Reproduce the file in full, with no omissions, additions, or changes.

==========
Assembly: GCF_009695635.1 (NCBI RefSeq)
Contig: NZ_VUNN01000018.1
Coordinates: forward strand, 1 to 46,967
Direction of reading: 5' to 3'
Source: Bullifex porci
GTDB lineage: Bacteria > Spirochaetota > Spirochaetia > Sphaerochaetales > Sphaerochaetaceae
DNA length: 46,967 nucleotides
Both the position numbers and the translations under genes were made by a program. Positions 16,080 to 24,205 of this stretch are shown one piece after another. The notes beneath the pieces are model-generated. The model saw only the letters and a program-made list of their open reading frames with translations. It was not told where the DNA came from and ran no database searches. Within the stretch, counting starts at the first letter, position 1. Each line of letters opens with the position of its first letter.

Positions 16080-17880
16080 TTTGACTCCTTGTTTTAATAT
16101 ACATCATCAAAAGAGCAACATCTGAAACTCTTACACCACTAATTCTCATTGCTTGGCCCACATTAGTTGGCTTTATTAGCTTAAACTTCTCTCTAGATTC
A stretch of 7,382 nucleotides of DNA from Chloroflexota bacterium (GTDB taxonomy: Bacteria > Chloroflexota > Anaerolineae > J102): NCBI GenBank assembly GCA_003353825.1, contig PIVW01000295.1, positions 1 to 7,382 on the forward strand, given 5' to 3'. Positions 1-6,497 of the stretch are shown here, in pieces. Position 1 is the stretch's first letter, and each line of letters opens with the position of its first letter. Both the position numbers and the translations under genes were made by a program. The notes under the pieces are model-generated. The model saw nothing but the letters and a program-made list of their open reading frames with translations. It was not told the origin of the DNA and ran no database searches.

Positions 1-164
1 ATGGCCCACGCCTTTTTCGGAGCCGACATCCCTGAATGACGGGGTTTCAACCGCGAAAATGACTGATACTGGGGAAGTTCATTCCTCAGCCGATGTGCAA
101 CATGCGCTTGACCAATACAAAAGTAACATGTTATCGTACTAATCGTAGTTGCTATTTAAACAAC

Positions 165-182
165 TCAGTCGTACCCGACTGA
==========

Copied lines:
Assembly: GCF_009695635.1 (NCBI RefSeq)
Contig: NZ_VUNN01000018.1
Coordinates: forward strand, 1 to 46,967
Direction of reading: 5' to 3'
Source: Bullifex porci
GTDB lineage: Bacteria > Spirochaetota > Spirochaetia > Sphaerochaetales > Sphaerochaetaceae
DNA length: 46,967 nucleotides
Both the position numbers and the translations under genes were made by a program. Positions 16,080 to 24,205 of this stretch are shown one piece after another. The notes beneath the pieces are model-generated. The model saw only the letters and a program-made list of their open reading frames with translations. It was not told where the DNA came from and ran no database searches. Within the stretch, counting starts at the first letter, position 1. Each line of letters opens with the position of its first letter.

Positions 16080-17880
16080 TTTGACTCCTTGTTTTAATAT
16101 ACATCATCAAAAGAGCAACATCTGAAACTCTTACACCACTAATTCTCATTGCTTGGCCCACATTAGTTGGCTTTATTAGCTTAAACTTCTCTCTAGATTC
A stretch of 7,382 nucleotides of DNA from Chloroflexota bacterium (GTDB taxonomy: Bacteria > Chloroflexota > Anaerolineae > J102): NCBI GenBank assembly GCA_003353825.1, contig PIVW01000295.1, positions 1 to 7,382 on the forward strand, given 5' to 3'. Positions 1-6,497 of the stretch are shown here, in pieces. Position 1 is the stretch's first letter, and each line of letters opens with the position of its first letter. Both the position numbers and the translations under genes were made by a program. The notes under the pieces are model-generated. The model saw nothing but the letters and a program-made list of their open reading frames with translations. It was not told the origin of the DNA and ran no database searches.

Positions 1-164
1 ATGGCCCACGCCTTTTTCGGAGCCGACATCCCTGAATGACGGGGTTTCAACCGCGAAAATGACTGATACTGGGGAAGTTCATTCCTCAGCCGATGTGCAA
101 CATGCGCTTGACCAATACAAAAGTAACATGTTATCGTACTAATCGTAGTTGCTATTTAAACAAC

Positions 165-182
165 TCAGTCGTACCCGACTGA